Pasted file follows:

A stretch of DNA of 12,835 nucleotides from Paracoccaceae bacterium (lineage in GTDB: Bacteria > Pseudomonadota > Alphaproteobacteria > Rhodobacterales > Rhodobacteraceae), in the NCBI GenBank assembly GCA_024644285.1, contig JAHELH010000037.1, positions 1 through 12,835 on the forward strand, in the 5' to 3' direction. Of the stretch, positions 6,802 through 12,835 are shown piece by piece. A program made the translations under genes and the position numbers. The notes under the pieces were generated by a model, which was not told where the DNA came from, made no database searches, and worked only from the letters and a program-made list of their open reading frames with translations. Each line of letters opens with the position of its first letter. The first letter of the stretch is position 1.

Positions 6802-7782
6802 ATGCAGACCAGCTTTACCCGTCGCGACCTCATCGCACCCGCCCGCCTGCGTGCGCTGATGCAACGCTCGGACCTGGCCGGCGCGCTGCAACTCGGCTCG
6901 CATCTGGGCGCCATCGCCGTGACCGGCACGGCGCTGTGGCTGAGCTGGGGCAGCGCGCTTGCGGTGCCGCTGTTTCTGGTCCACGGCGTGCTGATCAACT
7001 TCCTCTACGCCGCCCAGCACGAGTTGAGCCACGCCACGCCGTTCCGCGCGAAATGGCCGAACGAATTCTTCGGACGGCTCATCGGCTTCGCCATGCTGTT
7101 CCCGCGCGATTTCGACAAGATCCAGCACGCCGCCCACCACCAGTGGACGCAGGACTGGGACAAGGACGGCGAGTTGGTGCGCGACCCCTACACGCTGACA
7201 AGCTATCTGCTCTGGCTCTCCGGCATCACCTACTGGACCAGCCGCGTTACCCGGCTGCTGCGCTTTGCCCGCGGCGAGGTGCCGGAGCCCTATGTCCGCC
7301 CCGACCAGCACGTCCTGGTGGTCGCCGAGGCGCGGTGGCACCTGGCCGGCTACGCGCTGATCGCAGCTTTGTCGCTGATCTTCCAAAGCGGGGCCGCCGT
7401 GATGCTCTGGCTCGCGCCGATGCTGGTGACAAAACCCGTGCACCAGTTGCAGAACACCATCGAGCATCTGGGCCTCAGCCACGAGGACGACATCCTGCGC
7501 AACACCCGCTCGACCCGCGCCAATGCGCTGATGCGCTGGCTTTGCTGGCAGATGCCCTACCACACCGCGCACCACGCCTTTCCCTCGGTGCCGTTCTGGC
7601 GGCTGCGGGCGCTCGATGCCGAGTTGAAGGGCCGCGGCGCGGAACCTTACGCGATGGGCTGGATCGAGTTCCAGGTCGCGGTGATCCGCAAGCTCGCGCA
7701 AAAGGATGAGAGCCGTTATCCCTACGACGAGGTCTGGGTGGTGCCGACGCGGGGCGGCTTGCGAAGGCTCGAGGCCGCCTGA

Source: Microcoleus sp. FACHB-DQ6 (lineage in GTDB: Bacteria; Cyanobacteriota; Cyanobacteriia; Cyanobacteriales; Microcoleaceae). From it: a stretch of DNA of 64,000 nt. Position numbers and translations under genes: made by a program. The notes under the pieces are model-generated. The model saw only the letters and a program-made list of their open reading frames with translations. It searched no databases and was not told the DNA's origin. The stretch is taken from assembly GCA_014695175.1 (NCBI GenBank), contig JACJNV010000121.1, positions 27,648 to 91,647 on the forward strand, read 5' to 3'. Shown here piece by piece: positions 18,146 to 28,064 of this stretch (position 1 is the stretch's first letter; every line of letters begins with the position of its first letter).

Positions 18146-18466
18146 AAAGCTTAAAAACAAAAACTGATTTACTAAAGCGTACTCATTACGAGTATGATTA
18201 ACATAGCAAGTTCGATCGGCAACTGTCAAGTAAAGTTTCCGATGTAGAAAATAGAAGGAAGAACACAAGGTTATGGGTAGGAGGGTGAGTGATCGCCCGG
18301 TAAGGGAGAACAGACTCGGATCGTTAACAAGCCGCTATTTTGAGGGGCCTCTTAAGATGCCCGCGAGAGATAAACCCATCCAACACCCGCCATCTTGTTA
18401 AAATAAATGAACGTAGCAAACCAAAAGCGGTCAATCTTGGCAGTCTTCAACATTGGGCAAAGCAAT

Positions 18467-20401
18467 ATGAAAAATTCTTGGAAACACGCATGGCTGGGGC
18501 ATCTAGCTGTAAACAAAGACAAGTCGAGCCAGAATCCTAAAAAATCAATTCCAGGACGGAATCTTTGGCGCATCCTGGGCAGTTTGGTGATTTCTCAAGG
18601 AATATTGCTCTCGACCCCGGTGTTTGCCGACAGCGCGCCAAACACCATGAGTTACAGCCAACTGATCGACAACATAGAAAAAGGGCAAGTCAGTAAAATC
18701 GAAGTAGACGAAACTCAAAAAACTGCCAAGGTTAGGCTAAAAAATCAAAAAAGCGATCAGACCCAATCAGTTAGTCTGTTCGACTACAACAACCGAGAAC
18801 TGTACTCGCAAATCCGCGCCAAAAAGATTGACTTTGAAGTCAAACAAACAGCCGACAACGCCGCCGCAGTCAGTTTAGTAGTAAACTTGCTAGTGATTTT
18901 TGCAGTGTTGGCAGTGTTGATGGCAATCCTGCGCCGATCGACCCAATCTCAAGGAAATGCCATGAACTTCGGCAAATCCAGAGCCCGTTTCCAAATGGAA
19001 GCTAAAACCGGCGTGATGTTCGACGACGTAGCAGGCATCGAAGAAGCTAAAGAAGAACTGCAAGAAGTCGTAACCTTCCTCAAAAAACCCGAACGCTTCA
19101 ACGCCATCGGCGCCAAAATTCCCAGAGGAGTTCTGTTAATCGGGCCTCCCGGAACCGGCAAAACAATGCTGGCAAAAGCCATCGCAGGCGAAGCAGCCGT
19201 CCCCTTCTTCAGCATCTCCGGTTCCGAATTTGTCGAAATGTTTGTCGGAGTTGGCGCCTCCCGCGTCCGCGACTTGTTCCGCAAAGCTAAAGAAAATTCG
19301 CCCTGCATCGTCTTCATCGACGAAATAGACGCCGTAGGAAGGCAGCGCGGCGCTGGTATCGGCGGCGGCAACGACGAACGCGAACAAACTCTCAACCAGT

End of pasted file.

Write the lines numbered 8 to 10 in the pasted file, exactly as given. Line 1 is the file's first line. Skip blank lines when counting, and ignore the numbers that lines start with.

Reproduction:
7301 CCGACCAGCACGTCCTGGTGGTCGCCGAGGCGCGGTGGCACCTGGCCGGCTACGCGCTGATCGCAGCTTTGTCGCTGATCTTCCAAAGCGGGGCCGCCGT
7401 GATGCTCTGGCTCGCGCCGATGCTGGTGACAAAACCCGTGCACCAGTTGCAGAACACCATCGAGCATCTGGGCCTCAGCCACGAGGACGACATCCTGCGC
7501 AACACCCGCTCGACCCGCGCCAATGCGCTGATGCGCTGGCTTTGCTGGCAGATGCCCTACCACACCGCGCACCACGCCTTTCCCTCGGTGCCGTTCTGGC